Travel Writing

Journal / Diary

The Salt of Camargue

September 03, 2005

The Camargue is 85 000 hectares of salt planes and lakes; home to the pink flamingo, black bulls, white horses, red rice and gypsies. It lies to the south of Marseille bordered by Le Grand Rhône to the north. Le Petit Rhône cuts through its southern part (the Rhône being the great river running through Provence giving its name to the wine appellation Côte du Rhône).

Fleur de Sel and La Baleine, refined table products, are ‘harvested’ from the many salt pans. Twenty five centimetres depth of water in April in individual basins, turns from blue to red with the percolation of the rock colour below. The water evaporates during the summer leaving two centimetres of salt. The top layer is scooped out and dumped into the back of a long line of waiting trucks. The trucks take load after load to a processing plant where it is washed, bleached white by the sun and fed up a long conveyor belt to form mountains of salt as tall as a ten story building.

Before the machines, long lines of men in wooden clogs, using wooden shovels ladled the salt into wooden wheelbarrows in the slow and laborious gathering of the crystals. Photos from that time portrayed a harsh life in these ‘salt mines’.

Narrow canals bordering the many salt pans are used to control the water level using a wooden valve system. Before the trucks, these canals doubled as a means of transport with the salt piled on to wooden barges and pulled by horses walking along the banks from source to processing.

Table salt is taken first, in September; then in October and November the ‘road’ salt. So named as it is used to spread on the road in winter to remove the dangerous ice covering. It is also used to turn snowfalls into glassy ski runs.

Anything lying in the salt pan attracts the growth of large salt rock crystals and salt sculpture is an art form. Rows of rock salt crystal covered dress-maker dummies formed an imposing white army in one photo on display. It’s like topiary; a skeletal basic shape turns into a thing of beauty when clothed with the sharp and light catching crystals.

With the next sprinkle of salt, remember the days of men in clogs pushing wooden wheelbarrows in the high heat of summer.

The Essence of Lavendar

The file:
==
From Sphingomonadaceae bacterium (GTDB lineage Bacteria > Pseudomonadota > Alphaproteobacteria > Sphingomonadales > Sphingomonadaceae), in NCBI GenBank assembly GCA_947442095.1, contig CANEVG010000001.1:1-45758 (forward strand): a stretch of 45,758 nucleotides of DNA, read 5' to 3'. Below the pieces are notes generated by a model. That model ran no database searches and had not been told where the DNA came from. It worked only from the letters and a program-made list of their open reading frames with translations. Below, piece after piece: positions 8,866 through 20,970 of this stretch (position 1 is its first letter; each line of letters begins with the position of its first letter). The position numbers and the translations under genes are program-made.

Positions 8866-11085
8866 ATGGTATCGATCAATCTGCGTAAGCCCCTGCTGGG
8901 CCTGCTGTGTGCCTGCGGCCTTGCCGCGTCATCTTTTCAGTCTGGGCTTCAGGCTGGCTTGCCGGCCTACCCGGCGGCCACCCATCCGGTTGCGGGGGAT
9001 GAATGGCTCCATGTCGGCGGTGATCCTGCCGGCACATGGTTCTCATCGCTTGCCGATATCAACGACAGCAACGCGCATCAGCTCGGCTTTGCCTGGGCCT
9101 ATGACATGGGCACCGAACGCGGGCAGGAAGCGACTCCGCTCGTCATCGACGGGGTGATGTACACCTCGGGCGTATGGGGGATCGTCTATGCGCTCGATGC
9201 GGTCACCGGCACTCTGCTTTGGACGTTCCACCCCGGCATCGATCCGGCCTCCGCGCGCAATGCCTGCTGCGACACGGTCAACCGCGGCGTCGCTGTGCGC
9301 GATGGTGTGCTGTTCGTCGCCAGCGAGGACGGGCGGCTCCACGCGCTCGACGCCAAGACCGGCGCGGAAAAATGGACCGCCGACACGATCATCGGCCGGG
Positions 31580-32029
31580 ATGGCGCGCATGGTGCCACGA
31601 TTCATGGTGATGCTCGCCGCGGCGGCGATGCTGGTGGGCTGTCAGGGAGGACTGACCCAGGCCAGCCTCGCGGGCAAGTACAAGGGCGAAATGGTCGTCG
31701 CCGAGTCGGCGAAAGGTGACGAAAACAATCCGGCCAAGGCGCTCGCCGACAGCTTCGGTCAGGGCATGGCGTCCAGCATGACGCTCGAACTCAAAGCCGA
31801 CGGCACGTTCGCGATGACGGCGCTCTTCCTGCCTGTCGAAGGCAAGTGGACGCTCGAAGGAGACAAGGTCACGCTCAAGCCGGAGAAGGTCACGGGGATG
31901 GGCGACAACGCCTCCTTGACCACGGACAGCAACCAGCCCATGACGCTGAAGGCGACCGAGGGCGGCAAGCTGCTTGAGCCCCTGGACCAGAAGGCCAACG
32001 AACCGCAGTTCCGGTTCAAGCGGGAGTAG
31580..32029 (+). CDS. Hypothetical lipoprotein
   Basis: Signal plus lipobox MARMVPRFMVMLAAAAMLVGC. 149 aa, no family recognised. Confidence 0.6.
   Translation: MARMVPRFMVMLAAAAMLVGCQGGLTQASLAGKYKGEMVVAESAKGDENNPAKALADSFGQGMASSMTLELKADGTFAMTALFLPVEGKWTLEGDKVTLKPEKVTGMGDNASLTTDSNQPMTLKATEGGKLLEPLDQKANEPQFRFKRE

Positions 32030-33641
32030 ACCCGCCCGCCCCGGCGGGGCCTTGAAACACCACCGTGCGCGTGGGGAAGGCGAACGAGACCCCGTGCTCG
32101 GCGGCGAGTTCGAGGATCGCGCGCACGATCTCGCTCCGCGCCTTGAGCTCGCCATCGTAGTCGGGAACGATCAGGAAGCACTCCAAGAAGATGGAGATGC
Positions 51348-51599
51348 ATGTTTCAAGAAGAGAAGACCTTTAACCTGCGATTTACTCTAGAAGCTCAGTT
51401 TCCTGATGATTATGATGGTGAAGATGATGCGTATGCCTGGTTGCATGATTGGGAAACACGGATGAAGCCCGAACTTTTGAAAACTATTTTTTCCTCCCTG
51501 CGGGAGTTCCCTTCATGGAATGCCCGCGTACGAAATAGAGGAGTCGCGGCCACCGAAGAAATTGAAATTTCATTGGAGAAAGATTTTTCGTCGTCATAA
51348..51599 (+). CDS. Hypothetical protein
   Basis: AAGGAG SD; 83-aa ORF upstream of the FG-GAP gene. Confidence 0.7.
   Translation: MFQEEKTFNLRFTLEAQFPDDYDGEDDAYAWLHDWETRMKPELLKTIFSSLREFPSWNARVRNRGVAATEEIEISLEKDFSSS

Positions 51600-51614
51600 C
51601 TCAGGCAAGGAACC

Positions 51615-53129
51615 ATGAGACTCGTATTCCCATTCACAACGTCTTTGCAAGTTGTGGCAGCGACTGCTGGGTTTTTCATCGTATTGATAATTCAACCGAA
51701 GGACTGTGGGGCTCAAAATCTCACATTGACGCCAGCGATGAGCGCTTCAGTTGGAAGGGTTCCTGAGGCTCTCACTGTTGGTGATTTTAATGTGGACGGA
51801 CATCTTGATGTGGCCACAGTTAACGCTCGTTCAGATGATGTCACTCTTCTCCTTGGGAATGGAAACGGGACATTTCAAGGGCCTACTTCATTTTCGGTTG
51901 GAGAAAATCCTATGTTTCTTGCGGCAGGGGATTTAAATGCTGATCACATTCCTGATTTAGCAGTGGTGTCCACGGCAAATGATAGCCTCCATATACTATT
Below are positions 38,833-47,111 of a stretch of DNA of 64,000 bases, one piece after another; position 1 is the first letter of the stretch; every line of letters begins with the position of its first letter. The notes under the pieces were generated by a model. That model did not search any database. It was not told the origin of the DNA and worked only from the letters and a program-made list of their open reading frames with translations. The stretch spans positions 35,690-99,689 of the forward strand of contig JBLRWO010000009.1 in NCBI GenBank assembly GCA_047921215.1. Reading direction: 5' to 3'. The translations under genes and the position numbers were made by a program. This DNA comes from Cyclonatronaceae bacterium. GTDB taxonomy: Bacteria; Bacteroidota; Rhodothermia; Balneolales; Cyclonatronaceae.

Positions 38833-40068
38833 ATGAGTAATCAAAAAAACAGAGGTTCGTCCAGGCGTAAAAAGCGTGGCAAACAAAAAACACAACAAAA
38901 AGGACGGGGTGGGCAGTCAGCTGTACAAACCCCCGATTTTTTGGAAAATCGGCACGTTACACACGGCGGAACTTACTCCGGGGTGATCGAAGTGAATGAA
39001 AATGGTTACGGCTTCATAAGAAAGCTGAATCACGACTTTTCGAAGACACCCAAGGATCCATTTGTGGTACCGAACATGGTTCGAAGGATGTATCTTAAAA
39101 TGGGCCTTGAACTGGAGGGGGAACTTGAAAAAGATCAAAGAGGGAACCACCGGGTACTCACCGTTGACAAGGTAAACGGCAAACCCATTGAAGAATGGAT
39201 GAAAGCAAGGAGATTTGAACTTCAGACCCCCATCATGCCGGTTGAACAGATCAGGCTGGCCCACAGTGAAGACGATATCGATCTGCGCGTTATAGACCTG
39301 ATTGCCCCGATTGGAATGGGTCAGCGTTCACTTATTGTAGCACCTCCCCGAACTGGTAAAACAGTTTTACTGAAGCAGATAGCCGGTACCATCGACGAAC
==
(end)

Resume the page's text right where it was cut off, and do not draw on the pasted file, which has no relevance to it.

August 31, 2005

Nyons in the Drome beckons the senses with its aromatic oils distillery. You can witness first hand the extraction of lavender essential oils.

Early August is the time for the harvest so we missed the sea of purple. We drove past long concave rows, some with small bundles of the picked flower (more stalk than flower), resting on top, sun dried.

The bundles are loaded onto trucks and the lingering waft of lavender stays with you for a kilometer if you are lucky enough to meet one travelling in the opposite direction. The trucks deliver the dried flowers to the distillery.

One person stands on the top of the load and pitchforks it into a large vat buried in the ground. Another pitchfork worker evens out the bundles. Large tyres matching the size of the vat are lowered on to the top to press the flowers tight. The ground pitchfork worker has the task of actually jumping on these tyres to help the process. When the pile can be compressed no more the lid clamps down tight.

A fire, fueled by a mound already ‘stripped’ of its oil (great recycling), roars under the vat, water heated at the bottom filters upwards to create steam which carries the oil to coiled pipes. These pipes run through and are cooled by more water. The steam, once cooled, turns back to water and oil and the oil is extracted.

Lavendar gives way to other aromatic Provencal herbs – rosemary, sage, thyme – and the distillerie is busy for much of the year.

And there is, as always, the opportunity to take something home with you to remind you of your visit and a shop does a busy trade – soaps, oils, pottery, clothing, sachets, postcards in great abundance.